Experiential knowledge is powerful. Many Christians can tell you when knowing God’s love “moved from their head to their heart”. This is the work of the Holy Spirit, as described in Romans.
God’s love has been poured into our hearts through the Holy Spirit who has been given to us.
Romans 5:5b (ESV)
Experiencing the power of the Holy Spirit is usually what it takes for us to truly believe Him. Both Will and I have had times when we felt an overpowering sense of God’s presence, and those times were transformational for us.
Right after the most terrible six months of my life, I was being wheeled into surgery when I felt God’s presence in a way I had never felt it before. I can’t explain it–it was like the room was thick with God. An incredible warmth filled my being, and I went into surgery absolutely calm, knowing my life was guarded by Him.
I’ve also had many experiences of getting things wrong, and those experiences helped me see where I needed to grow and how I could do things differently next time. When I make a sickening mistake, I often tell myself, “well, I know better now for next time!” And I might not do better the very next time, but God keeps working and I grow!
In the Bible. The Bible is an awesome treasure-trove of God’s words to us! Many, many times I have sensed God speaking to me through Scripture. I plan to share some of these stories in the next posts. Indeed, all Scripture is God-breathed!
All Scripture is breathed out by God and profitable for teaching, for reproof, for correction, and for training in righteousness, that the man of God may be complete, equipped for every good work.
2 Timothy 3:16-17 (ESV)
There are some who say “God speaks through the Bible only!” as if the Bible and the Holy Spirit are at odds. Do we misunderstand who the Holy Spirit actually is? Do we somehow think He’s not quite God? If the Holy Spirit brings verses to your mind, or helps you understand Scripture, you are hearing from God! (John 14:26)
3. Processing experiences of hearing God wrong. What do we do with the times when we are sure we’ve heard from God, but what we heard didn’t work out the way we thought? Thinking I have a message from God and obeying that in faith, then finding out that something went wrong is very painful. It’s easy to write it all off and say that God doesn’t talk to me and it was all in my head.
I went through a time like this a few months ago. The situation involved some close friends hearing and obeying God’s word to them and it really looked like God majorly let them down. It was devastating. (I wrote some about it here.)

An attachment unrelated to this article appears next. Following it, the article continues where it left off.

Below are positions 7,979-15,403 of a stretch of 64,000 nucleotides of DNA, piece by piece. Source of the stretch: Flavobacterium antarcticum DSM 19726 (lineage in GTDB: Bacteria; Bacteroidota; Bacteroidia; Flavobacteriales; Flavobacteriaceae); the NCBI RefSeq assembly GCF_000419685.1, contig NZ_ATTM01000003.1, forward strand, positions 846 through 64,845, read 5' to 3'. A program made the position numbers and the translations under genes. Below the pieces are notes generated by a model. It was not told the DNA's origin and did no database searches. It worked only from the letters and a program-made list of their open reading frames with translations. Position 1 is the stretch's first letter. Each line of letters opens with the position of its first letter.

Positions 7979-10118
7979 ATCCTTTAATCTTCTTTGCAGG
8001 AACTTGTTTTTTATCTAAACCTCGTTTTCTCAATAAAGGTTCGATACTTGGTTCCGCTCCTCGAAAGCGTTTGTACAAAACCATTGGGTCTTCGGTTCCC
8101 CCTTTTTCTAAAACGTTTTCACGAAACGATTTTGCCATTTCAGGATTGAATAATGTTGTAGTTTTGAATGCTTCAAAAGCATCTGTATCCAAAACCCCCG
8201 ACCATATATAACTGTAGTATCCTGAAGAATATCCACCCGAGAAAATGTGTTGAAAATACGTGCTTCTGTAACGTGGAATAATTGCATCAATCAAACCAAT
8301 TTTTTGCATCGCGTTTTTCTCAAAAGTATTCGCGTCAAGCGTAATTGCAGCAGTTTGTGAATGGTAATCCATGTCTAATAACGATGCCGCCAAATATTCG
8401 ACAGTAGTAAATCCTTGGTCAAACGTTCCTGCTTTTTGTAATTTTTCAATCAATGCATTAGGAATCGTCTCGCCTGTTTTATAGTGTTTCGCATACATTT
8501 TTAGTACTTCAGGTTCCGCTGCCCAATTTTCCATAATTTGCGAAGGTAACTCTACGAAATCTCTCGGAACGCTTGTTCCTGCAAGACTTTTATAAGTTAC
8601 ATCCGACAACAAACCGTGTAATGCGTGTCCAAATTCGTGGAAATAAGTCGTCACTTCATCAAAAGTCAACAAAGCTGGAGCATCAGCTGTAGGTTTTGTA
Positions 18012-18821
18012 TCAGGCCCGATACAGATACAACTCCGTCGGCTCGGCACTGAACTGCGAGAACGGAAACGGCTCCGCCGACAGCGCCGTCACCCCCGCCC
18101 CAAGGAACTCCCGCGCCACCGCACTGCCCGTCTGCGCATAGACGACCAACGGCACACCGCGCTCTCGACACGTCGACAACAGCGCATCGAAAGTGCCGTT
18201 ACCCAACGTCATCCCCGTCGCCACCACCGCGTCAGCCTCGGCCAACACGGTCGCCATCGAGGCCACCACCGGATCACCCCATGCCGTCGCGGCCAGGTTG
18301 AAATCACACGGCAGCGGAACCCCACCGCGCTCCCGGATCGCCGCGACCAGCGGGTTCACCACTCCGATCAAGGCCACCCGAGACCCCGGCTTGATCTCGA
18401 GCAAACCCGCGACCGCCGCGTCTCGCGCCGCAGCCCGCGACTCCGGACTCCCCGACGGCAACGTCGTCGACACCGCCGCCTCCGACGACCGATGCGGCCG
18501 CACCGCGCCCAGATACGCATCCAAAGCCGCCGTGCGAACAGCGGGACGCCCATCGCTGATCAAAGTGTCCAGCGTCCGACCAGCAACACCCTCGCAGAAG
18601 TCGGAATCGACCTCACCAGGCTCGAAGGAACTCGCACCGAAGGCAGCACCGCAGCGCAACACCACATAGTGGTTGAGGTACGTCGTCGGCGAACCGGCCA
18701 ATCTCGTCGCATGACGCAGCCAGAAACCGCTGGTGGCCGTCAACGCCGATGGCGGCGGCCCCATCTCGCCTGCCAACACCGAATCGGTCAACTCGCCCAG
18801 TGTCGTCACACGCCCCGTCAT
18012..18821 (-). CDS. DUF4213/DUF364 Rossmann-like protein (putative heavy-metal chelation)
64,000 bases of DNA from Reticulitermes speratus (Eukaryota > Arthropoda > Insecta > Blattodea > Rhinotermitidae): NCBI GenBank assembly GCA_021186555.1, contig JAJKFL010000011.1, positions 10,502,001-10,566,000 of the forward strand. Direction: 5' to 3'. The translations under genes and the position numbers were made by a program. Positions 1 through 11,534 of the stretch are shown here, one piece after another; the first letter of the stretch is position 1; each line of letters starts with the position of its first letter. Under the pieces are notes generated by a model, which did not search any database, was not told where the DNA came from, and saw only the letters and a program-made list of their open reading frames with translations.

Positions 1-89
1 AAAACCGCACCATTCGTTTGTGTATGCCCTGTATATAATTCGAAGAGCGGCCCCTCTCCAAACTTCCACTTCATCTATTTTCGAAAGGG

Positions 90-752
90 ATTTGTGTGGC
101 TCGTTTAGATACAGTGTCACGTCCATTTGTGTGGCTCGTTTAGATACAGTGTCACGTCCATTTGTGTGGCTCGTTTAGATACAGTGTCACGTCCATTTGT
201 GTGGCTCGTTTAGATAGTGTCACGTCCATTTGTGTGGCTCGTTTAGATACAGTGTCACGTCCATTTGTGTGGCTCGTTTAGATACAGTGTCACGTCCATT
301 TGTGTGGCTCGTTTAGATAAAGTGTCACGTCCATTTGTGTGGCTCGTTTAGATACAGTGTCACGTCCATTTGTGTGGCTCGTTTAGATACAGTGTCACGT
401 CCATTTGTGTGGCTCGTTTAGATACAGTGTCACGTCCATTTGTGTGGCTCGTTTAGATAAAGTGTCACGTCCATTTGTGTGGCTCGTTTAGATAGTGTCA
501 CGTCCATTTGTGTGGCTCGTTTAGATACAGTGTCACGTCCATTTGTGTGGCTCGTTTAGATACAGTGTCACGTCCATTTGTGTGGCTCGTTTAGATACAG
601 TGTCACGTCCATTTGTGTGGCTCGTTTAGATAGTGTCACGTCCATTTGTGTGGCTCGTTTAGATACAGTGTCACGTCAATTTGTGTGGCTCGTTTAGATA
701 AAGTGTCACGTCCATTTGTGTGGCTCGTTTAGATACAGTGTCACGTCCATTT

Through the experience, I faced a bit of a faith-crisis. I felt like I stood at a crossroads, and had the choice to either believe that God speaks and we can hear him, or to believe that God doesn’t speak outside of the Bible and it’s up to me to find my way. The Bible bore witness to the first path; the physical evidence (in this case) was pointing to the other path.
When it came down to that, I realized that I could not go down the road of unbelief. So I had to trust God and trust that He speaks, even when evidence seemed contrary. I realized that many heroes of faith in the Bible did this—they believed God even when it seemed like He was not keeping His end of the deal. I decided that I needed a “faith shelf” in my mind to shelve things that don’t make sense to me but are not going to stand in the way of living a life of faith.
In the end, God DID do what He said—it just happened in a different and more wonderful way than I imagined! I needed the reminder that God’s timetable and way of working things out can look very different from my ways. And my faith was strengthened. I learned from that crisis that we are not always as wrong as we think and sometimes it just takes more time than we thought to see God come through.
Even when I am wrong, I know that I need to keep trying and not let Satan use that failure to discourage me in my relationship with Jesus. It’s the relationship with Him that will help me hear better as I try to obey Him the best I know how.
Believing in God will mean we have to take a leap of faith, not just once, but many times. We have to clear the slate of our notions of how God is allowed to work. We have to obey, even when we are not absolutely sure that we heard Him. But as we learn to listen to Him, we will be rewarded with a spirit at peace, in sweet fellowship with our good, good Father.
How do preconceived ideas keep you from hearing God? What ways have you most often heard Him? How do you handle times of hearing wrong?